Home Equality & Justice Medico nun on the frontline against COVID-19 in Mumbai

Medico nun on the frontline against COVID-19 in Mumbai

In mid-May 9-month pregnant Rita Devi* was in labor pains but she couldn’t find a maternity service in the Indian mega city of Mumbai able to help her deliver her baby. Most were shut out of fear of COVID-19.

After six hours of looking, Devi was brought by her younger brother to the church-run Holy Family Hospital.

There Devi was tended to by Dr Beena Madhavath, a Catholic nun and senior gynaecologist, who managed a normal delivery saving the young woman’s life and that of her baby girl.



While this was a typical case given the 50-year-old nun’s specialty, much of her energy since the pandemic has been treating COVID-19 patients. Now she is busy leading the hospital’s 18 Catholic nuns to treat daily more than 300 patients, most of them COVID-19 patients.

The majority of the patients are treated at the hospital’s casualty ward while those with severe complications are taken to hospital’s special COVID-19 wards.

During the week Sister Beena stays at the hospital treating patients and resting when she can in a sleep area adjacent to the hospital’s main building.

“I have forgotten what rest really means. We have to remain alert on our toes in order to meet any eventuality. The virus has taken us all by storm,” Sister Beena told LiCAS.news.

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More than 110,000 people in Mumbai have been infected with the virus and more than 6,000 people have been killed by it in the city. Infections nationwide are now more than 1.5 million with a death toll over 34,000.

The nun from the Congregation of the Ursuline Sisters of Mary Immaculate has experienced and seen harrowing things over the past several months.

On one night four patients complaining of breathlessness in their homes were brought to the hospital’s casualty ward but were dead by the time they arrived.

Sister Beena (center right) attends to a COVID-19 patient at Holy Family Hospital in Mumbai. (Photo supplied)

Sister Beena spoke of one COVID-19 patient who, after been given oxygen felt better, and insisted on going home.

“Two hours later, he was brought back dead to the hospital,” the nun said.

“In the past, most of the major diseases have caught us unaware be it HIV or swine flu but this new coronavirus pandemic has had a global effect. It has changed the entire world order and none of us were totally prepared,” she said.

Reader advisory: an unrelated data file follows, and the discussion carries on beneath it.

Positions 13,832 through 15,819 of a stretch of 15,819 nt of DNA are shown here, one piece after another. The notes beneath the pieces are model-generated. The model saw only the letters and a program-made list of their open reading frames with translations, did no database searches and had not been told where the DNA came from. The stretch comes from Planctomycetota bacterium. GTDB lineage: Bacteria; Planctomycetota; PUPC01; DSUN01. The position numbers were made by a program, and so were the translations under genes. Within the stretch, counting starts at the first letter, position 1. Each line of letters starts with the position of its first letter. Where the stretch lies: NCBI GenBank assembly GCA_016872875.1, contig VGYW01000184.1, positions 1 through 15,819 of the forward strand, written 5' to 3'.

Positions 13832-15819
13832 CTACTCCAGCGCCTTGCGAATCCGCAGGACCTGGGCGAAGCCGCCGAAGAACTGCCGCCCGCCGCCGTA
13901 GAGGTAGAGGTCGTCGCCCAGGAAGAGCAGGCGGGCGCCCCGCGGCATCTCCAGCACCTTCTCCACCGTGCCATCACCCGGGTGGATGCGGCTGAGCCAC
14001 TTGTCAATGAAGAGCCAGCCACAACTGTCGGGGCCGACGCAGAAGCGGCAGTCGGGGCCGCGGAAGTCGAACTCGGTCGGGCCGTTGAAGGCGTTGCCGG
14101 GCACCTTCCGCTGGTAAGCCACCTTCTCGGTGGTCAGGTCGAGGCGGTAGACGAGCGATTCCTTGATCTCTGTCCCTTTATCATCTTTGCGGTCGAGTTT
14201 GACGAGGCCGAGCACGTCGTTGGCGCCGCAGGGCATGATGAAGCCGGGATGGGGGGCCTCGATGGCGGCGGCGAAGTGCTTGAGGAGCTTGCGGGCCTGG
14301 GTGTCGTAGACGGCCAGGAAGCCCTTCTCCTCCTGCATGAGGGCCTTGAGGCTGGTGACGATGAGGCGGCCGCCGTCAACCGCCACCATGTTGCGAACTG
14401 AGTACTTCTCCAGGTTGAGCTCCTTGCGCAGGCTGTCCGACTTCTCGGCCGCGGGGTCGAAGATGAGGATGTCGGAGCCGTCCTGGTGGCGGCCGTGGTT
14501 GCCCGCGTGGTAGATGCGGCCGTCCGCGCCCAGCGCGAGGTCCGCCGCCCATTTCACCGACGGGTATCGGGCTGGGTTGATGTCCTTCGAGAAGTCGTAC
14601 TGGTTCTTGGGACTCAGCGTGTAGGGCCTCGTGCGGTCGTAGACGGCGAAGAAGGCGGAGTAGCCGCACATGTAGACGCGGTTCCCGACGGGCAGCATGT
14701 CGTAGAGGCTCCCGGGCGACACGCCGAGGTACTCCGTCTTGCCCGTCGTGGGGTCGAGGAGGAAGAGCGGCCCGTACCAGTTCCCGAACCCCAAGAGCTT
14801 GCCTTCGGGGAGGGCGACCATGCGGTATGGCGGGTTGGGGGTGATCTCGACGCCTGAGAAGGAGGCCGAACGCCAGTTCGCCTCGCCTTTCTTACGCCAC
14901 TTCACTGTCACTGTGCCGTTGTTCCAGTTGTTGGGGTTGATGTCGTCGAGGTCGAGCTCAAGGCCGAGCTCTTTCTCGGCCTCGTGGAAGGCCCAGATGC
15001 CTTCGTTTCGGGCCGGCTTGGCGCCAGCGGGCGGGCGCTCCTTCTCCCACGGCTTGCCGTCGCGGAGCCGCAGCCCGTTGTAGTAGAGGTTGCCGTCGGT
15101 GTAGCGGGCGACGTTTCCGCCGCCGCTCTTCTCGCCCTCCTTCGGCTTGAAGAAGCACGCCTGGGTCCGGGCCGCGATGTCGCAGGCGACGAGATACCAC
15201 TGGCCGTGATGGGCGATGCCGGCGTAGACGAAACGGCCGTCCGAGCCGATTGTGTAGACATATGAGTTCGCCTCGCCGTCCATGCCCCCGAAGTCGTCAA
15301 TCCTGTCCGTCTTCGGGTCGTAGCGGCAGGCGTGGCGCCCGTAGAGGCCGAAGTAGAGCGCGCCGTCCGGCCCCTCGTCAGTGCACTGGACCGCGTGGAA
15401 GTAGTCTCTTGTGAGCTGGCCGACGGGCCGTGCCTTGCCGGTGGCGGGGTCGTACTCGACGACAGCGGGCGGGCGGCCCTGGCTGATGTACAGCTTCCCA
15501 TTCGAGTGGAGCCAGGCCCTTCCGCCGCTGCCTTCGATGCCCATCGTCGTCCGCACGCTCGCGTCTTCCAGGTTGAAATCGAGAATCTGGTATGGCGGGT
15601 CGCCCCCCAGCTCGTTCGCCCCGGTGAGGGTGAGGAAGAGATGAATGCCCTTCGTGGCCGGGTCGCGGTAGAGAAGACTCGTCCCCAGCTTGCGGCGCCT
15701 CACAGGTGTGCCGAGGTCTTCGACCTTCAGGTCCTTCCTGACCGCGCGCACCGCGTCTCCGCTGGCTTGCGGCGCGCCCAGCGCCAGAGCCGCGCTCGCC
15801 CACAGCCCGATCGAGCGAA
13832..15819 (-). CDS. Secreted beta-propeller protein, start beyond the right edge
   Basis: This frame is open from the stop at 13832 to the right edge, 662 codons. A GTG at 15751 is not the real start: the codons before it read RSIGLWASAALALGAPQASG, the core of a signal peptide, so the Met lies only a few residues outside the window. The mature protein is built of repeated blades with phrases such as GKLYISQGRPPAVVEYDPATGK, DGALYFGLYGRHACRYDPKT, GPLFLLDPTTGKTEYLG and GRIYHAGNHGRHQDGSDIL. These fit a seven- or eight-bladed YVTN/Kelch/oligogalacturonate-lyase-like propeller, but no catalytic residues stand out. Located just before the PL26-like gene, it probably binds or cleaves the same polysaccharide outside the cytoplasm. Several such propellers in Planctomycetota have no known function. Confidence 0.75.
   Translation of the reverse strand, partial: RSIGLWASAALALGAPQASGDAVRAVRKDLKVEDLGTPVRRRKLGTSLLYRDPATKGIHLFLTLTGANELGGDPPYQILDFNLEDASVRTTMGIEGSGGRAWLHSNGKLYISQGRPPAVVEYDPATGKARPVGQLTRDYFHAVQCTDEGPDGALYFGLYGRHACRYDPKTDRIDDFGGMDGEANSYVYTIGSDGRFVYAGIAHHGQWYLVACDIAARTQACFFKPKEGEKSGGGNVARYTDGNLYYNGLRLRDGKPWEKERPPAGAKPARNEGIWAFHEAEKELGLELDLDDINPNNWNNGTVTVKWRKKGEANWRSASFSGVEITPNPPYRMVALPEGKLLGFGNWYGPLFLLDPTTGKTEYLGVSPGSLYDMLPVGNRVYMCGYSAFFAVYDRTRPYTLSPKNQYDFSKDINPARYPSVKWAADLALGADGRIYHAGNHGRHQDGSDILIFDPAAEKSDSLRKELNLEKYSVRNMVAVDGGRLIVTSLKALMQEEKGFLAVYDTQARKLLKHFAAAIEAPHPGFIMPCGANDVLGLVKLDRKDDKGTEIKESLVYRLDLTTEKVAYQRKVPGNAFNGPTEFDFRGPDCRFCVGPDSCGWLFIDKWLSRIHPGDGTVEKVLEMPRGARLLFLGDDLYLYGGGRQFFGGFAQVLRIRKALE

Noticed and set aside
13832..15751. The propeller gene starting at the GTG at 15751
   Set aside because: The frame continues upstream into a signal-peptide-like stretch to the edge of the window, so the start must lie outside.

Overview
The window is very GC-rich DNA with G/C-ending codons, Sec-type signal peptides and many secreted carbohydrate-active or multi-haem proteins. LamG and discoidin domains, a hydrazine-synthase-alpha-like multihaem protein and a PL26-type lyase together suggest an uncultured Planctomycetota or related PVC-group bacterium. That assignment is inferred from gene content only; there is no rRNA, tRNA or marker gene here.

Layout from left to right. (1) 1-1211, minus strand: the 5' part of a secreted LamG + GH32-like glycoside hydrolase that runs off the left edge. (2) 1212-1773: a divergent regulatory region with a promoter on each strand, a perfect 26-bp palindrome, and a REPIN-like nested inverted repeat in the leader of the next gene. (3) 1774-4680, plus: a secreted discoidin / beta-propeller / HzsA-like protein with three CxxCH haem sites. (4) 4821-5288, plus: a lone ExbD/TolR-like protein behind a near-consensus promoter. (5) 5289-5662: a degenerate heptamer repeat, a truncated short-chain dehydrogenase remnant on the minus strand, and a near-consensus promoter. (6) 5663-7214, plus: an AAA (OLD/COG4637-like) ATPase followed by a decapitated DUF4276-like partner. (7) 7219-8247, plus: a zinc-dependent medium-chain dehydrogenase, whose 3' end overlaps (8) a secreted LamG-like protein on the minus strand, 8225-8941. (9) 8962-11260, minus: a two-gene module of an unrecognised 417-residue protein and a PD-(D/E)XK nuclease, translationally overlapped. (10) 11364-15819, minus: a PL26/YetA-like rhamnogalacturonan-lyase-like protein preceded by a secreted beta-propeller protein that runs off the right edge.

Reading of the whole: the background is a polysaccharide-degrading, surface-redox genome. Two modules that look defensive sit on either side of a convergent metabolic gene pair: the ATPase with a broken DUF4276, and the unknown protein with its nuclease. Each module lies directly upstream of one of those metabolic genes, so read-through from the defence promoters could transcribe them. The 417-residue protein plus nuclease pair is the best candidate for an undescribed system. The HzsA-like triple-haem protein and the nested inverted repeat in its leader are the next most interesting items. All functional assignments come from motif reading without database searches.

Being on the frontline and treating COVID-19 patients has been the most challenging thing the nun has done in her 25-year career.

“Wearing PPE, N 95 masks, goggles and face shield, gives a suffocating feeling to most of us. Many a time, the misting of protective goggles causes blurring of vision,” Sister Beena said.

“After donning all the gear, we have to speak loudly in order to be audible, and it becomes very tiring to communicate with patients and other team members in the medical team, resulting in frequent fatigue,” the nun said.

“The weather in Mumbai is so hot and humid that we are drenched in sweat within minutes after wearing the PPE which makes it really hard to move around,” she added.

“With all these difficulties, no wonder the front-line warriors of COVID-19 are feeling exhausted and stressed out.”



But of course, it’s worth it. The joy of seeing the patients getting well evaporates the fatigue and pain, she said while offering the example of a 89-year-old COVID-19 patient who recovered.

“He was here in the hospital for more than three weeks and we had quite a bonding. I was relieved when with a smile he went back home,” Sister Beena said.

It has also been an intense period of prayer for the nun.

“Surrendering to God’s will formed the core of my prayers. That is the reason that I didn’t feel fearful and could work tirelessly in the hospital. God gave me strength. That was the power of prayer,” she said.

The nun, who hails from southern Indian, is optimistic that in six months time life will return to normal. She added that the disease has affected both rich and poor while shocking the entire human race at the same time.

“We have learnt that whatever plans humans have can tumble at any moment.  Maybe in a post-COVID world it will be more humane in terms of love, peace, justice and harmony,” she said.

Sister Beena with Rita Devi’s* baby girl who was born at Holy Family Hospital. (Photo supplied)

*Not her real name for privacy reasons.

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